So, a second expedition was planned in late summer 2019, bringing together the team of divers: Preston Sowell, Henrik Pedersen, James Williams, George Watson, and Justin Daniels. Their mission was to attempt to recover a second pot that had been spotted in surface surveys and to attempt to find more critical evidence that would lend support to the cultural significance of the area.
Logistics were, again, challenging.
“Shipping in a small altitude-ready compressor, and a handful of cylinders to be filled in Lima before being transported to Cusco seemed to be an obvious solution to the gas problems we had in 2017.” Henrik explains. “However, the best laid plans don’t always run smoothly in remote areas of South America, and neither the compressor nor the tanks showed up. We were left with just four cylinders of gas to carry out the first part of the expedition while we waited (perhaps ‘hoped’ would be a better term) for the rest of the gear to catch us up.”
A six hour drive from Cusco into the high Andes took the team past remnants of the old Inca roads, still in use 500 years on by the local people, and when the road ran out, the gear was loaded onto 12 horses for the hike up the mountain to their camp by the shores of the lake.
“At least this gave us time to re-think some of the plan.” Recounts Preston. “With an extremely limited gas supply, we decided to do as much survey work as we could from the boat on the surface, snorkelling to identify key sites, using scuba gear only when promising sites were too deep for exploration. Luck was on our side as we cleared the ridge and looked down on the Lake, the water level was lower than in 2017 – there was hope that surveying from the surface would still enable us to pinpoint sites and achieve our objectives. We also had the back up of a small AUV (Autonomous Underwater Vehicle) to explore deeper regions.”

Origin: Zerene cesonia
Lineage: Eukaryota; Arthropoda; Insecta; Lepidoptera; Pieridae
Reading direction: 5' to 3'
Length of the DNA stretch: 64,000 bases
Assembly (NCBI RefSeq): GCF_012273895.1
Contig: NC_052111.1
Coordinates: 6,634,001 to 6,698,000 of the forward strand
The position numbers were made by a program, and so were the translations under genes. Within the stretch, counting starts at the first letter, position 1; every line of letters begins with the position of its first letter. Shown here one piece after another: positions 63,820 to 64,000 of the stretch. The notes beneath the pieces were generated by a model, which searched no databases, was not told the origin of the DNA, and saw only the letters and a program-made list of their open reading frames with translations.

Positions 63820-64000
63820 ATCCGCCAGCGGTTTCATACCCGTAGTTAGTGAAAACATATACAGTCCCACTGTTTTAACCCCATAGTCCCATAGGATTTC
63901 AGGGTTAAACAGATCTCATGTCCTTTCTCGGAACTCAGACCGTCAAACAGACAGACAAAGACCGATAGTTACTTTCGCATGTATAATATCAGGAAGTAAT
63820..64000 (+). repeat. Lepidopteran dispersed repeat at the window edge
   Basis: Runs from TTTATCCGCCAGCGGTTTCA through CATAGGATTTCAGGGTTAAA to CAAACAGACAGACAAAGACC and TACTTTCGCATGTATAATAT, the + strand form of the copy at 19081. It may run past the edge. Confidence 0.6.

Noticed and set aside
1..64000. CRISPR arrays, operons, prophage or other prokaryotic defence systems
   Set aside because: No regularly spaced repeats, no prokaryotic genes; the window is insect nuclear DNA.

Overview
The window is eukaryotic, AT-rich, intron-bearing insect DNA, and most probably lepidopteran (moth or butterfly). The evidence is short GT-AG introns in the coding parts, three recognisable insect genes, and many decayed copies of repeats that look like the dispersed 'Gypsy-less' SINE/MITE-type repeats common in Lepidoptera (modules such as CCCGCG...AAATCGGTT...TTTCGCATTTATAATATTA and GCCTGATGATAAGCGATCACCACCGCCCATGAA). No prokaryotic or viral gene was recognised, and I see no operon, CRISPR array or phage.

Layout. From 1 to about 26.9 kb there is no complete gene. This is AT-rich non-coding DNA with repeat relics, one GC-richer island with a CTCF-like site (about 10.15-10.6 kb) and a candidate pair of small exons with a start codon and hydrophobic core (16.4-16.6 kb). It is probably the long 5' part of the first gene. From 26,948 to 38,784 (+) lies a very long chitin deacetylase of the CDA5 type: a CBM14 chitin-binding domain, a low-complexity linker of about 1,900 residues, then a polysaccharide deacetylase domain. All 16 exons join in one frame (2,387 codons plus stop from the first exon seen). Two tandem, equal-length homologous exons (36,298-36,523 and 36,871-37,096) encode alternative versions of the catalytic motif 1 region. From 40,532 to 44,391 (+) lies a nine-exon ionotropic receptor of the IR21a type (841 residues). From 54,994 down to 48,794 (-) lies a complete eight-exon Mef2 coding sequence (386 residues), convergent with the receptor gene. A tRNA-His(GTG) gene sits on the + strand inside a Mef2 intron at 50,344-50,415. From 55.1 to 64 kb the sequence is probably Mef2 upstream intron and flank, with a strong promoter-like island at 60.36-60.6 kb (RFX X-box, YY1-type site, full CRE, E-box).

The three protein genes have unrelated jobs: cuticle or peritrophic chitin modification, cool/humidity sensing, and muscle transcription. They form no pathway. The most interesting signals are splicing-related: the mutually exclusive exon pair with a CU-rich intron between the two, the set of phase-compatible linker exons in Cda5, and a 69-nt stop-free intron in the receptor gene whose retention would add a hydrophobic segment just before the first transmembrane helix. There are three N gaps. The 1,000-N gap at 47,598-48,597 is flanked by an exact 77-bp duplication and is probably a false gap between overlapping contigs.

After the journey and the establishment of base camp, there was one final formality to be completed. A local Shaman performed a sacred ritual called despacho to ask the lake and its surrounding mountain Apus (dieties) permission for the team to stay by and dive in the lake, and then they were free to explore.
Underwater, a gently undulating green landscape awaited them – moss-like vegetation covered the bed of the shallow areas of the lake, obscuring most of its features, but after snorkelling to survey the area and plan the exploratory dives, the team was able to begin the diving in earnest.
It quickly became evident that recent changes in local conditions were going to have a profound effect on this operation. The thick vegetation made searches difficult but the grass itself was also damaging some of the artefacts due to root growth. The race against time just got increasingly loaded against the team.